To be fair Kingmaker was not an adventure where your players made the action. Any exploration of the area provided you with several side quests to pursue. More of then than not I felt somewhat overwhelmed by the sheer number of pressing tasks to be undertaken. It was almost like being at work. I have begun to feel my problem was not the number of quest all needing attention but how they presented themselves. There was a series of event that were scripted into the module which happened one after another. So there was always something going on and often requiring attention. I have actually tracked down a copy of the module now that we completed it to check out how it was suggested to be run and I can verify, the events flow in a series. You have a Lycanthrop problem, a rauble rouser, a cult pop which is followed by some trolls. Finally an owlbear rampages through the town. There are no triggers just one after each other.
This constant stream was a problem for me as we seemed to half ass our way through each. Nothing was given real attention as we were always considering something else and then being drawn back to deal with the problem in town. I think in many ways the sandbox nature of the game worked against itself with regard to the plot here. While the game includes rules for kingdom building, they were not tied into when plot elements were triggered. It was rather strange that grigory was causing problem in a town with a houses a blacksmith and a castle. If we actually had a town this would have been more meaningful. Also our city only had three completed squares when the owlbear hit, by the roles all of which should have been destroyed but the gm messed in reading and decided we only had two squares leveled. By the rules this could have easily totally destroyed our only city.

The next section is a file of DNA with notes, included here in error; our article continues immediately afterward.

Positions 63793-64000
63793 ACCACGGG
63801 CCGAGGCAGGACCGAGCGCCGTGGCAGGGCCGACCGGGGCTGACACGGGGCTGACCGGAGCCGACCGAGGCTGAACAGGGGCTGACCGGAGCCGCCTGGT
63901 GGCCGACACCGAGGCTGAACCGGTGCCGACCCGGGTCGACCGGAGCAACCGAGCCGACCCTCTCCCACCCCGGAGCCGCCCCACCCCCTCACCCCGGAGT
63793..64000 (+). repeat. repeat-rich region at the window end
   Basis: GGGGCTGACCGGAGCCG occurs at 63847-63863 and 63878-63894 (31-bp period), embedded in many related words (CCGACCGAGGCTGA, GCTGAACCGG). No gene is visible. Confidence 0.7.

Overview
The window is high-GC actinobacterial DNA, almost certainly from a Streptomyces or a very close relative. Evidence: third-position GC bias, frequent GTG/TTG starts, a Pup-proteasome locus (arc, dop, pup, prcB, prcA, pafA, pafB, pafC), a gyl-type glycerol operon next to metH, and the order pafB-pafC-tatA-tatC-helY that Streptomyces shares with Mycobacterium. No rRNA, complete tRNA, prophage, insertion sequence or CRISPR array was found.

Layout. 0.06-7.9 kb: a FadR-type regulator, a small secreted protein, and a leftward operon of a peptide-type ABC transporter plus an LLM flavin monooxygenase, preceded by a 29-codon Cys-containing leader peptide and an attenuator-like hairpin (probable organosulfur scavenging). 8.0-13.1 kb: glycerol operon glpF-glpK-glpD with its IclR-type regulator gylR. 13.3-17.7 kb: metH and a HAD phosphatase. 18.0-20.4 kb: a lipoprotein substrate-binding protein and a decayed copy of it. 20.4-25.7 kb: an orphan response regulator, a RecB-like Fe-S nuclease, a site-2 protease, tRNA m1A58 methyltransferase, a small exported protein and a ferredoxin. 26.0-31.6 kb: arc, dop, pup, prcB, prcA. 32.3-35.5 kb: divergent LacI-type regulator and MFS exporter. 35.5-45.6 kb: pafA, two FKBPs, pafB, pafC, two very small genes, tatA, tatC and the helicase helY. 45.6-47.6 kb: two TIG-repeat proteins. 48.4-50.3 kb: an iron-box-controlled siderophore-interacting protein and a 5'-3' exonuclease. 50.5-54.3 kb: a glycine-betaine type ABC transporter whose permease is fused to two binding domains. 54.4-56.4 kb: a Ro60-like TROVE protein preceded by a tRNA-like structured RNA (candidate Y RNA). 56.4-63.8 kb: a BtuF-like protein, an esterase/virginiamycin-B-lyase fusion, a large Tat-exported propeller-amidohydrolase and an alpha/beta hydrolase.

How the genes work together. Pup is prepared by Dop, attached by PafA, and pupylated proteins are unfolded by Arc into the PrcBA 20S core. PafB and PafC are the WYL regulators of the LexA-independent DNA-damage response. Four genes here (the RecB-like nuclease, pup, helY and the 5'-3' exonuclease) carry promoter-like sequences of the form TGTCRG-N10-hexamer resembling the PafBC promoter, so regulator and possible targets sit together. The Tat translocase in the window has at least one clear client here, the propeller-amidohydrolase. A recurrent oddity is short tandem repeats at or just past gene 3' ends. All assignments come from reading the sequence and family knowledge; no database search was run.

For me this was a huge missed mistake we should have had our city going to have meaningful gaming with these plot points. Even the werewolf made little since when the town had a small block of houses and a castle. We could just go to the few houses that were there and ask around, it wasn't a city it was more of a truck stop at that point and we didn't even serve split pee soup! My suggestion for game masters running this campaign would be to put a city point trigger on each of the main plot driving events. In dungeon crawls you roughly have level gating monsters and thing you can't handle from bulldozing the game. Here with the sand box that is thrown out the window, but you have this kingdom that is central to the plot of this and every future module in the adventure path. A fluke destruction of the city can end your gaming session very quickly.
Really the problem is not player driven or plot driven adventure the problem is one of goals. In any game you are going to arrive at a set of in game goals and if they are generated via the player or game master it really doesn't matter. Distracting a player from a goal they are working at is generally bad. You have them engaged and having fun, why distract or hinder them. Also I have found being on the other side of the screen if I die to a random encounter I am pissed if I die working to achieve some goal I care about I have fun. Ask your players their goals and make note. Also work out the goals your adventure is asking the players to accomplish. Work on creating a timeline of those goals, do they have prerequisites if so make note. You may find you create a map of your adventure with pretty minimal work one tied with goals. You can next have those goals being the triggers for bigger events. Maybe the invasion force doesn't attack laketown until a fighting ship has been constructed. Maybe everything does go on hold while the party does get its first trip to resupply. The goal is to give your scripted events a chance to play out in a logical fashion that short changes neither you nor your party. And maybe there are events that occur with the trigger of the party being low on resources. Its not to resupply your character I suggest this but rather to create a series of dramatic situations that feel as you intend them to.